No, colleges don't treat male and female athletes equally

A popular defense of the NCAA's model is to claim that changing it would mean schools would have to start giving athletes in men's and women's sports unequal treatment. However, this argument is disingenuous, because schools already give male athletes more financial benefits than female athletes.

In order to stay Title IX compliant, schools offer the same number of scholarships to men and women and make sure facilities are roughly similar for the two. But they don't spend the same amount on both genders.

On Tuesday, Texas director of women's athletics Chris Plonsky testified at the O'Bannon trial about this very issue.

So let's check in on just how equitable Texas was in the numbers it presented to the Department of Education for the 2012-13 school year:

  • Despite only 51 percent of its athletes being men, Texas spent 58 percent of its athletic aid on men during the 2012-13 school year.
  • Texas reported $65,309,552 in men's and women's team expenses that year. 71 percent of the spending went to men's sports (about $27 million more than women's sports).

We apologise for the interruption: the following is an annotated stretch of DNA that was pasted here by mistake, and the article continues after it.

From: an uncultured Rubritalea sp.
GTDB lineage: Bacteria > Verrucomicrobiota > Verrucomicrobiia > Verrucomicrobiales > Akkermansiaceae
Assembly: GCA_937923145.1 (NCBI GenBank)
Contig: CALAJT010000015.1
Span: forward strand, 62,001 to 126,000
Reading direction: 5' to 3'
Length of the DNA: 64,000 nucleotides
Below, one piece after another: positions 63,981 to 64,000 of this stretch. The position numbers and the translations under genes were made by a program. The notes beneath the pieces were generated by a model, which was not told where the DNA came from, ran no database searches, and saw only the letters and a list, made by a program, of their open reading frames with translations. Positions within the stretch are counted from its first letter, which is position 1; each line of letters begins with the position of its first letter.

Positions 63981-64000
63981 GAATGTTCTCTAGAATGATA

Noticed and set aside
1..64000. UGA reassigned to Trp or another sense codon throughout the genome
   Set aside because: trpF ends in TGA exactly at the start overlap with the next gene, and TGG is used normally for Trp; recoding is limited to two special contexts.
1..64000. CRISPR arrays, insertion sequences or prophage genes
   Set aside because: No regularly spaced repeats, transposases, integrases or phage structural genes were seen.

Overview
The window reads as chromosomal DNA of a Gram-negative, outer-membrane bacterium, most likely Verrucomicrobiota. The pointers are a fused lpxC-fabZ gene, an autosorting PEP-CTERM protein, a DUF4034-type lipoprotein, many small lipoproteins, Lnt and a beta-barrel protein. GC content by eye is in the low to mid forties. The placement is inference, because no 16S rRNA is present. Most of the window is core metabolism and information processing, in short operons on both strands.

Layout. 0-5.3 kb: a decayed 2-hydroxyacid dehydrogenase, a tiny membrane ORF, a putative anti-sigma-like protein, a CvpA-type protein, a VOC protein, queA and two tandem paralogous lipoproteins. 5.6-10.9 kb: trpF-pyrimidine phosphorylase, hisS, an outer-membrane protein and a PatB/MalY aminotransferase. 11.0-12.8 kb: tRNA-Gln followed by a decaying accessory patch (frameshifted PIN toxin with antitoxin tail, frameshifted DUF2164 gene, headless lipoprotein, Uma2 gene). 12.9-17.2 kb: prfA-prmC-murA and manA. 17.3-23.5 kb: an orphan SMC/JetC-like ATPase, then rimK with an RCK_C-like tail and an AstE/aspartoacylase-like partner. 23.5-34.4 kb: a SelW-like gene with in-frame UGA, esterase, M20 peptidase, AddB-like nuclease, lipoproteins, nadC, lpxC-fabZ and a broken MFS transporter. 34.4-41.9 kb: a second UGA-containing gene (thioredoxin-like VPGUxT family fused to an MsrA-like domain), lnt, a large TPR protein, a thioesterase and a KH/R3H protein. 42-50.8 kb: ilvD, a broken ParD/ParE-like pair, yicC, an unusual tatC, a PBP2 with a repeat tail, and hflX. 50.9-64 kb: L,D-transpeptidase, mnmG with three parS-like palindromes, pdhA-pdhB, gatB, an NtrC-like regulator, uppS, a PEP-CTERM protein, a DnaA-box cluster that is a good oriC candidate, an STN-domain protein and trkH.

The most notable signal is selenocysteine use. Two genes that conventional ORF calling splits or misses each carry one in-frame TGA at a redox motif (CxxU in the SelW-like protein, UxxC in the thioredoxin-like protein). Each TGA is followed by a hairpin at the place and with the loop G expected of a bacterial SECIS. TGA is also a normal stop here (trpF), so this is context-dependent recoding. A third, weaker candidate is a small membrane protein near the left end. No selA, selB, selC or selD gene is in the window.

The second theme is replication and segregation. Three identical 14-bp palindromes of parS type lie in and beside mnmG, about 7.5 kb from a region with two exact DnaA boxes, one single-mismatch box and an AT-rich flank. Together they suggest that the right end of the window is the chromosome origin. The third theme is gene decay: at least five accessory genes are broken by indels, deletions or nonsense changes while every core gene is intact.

• Texas spent $8 million more on football than all of its women's sports combined.

Numbers like these can be a bit off at times, because every school reports them differently. But generally, it's clear that Texas spends far more on its men's sports than its women's sports, just like every other major sports school.

Now you might respond that this is fair, since Texas made $127 million more on its men's sports than its women's sports in 2013. That's absolutely a valid point. And it's why Judge Claudia Wilken declared that football and men's basketball make up their own market within the athletic department. Thus, the funding of other sports is not a concern in the O'Bannon trial.

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